In the last century some brilliant brains invented machines to perform lengthy and cumbersome calculations for us (did you know that the word “computer” originally referred to a profession?!). Nowadays, we expect computers to be accurate, effective, and energy- conscious at the same time, yet we usually do not explain (or even truly grasp) the meaning behind the many fancy sounding phrases such as a “fast machine” or an “efficient performance”. While for most people the very concepts of “algorithms” is bound to be attached to the idea of computers and computer programming, in truth the field of algorithm theory has history dating back hundreds of years, in which the desire to perform tasks as fast, cheap, or simple as possible long preceded the birth of the first digital computers.
The Algorithms 1 module has a double goal; it discusses important theoretical concepts of algorithm theory such as running time, effectiveness, complexity, and memory usage. At the same time the module intends to present some of the most classical and most widely used algorithmic problem solving methods (recursion, dynamic programming, graph search algorithms). The classes will discuss effective solutions for real-life problems such as how can we optimise our travel costs by stopping at the right gas stations, or how should we schedule construction work where the completion of certain tasks must precede the kick-off of others.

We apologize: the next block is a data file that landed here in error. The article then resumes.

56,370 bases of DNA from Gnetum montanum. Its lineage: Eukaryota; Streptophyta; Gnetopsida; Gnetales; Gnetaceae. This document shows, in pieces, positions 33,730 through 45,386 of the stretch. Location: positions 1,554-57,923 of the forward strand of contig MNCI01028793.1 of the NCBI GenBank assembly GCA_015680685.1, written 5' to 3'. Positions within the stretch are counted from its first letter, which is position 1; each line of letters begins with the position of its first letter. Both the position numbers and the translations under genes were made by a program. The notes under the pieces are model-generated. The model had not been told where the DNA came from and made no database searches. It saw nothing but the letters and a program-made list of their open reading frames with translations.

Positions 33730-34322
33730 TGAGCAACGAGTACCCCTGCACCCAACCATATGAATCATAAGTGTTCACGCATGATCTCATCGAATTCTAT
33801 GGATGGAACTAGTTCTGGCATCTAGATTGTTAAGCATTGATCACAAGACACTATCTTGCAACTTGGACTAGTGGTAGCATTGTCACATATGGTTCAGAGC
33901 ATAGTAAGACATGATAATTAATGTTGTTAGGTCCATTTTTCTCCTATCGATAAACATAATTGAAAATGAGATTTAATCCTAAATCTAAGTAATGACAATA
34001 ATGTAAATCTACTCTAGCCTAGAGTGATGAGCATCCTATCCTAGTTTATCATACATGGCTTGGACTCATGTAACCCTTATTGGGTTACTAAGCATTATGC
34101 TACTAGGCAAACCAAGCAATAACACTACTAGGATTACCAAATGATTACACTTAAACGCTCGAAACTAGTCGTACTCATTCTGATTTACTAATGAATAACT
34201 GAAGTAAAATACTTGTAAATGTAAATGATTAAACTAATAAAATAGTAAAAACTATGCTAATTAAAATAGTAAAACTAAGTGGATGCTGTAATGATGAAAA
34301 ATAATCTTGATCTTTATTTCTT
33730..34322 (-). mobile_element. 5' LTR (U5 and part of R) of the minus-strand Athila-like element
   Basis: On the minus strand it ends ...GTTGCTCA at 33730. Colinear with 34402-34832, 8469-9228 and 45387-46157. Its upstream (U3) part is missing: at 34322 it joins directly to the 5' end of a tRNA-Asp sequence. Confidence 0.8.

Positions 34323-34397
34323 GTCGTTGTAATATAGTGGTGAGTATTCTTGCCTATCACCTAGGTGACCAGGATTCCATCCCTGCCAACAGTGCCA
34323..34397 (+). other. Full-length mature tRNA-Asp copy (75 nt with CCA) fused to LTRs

The classes in Algorithms 1. will be heavily discussion-based. We will study different approaches to numerous algorithmic problems, compare their performances, and highlight their pros and cons. The module will provide students with a solid understanding of effective algorithms and will enable them to use the discussed classical methods to address various real- life problems.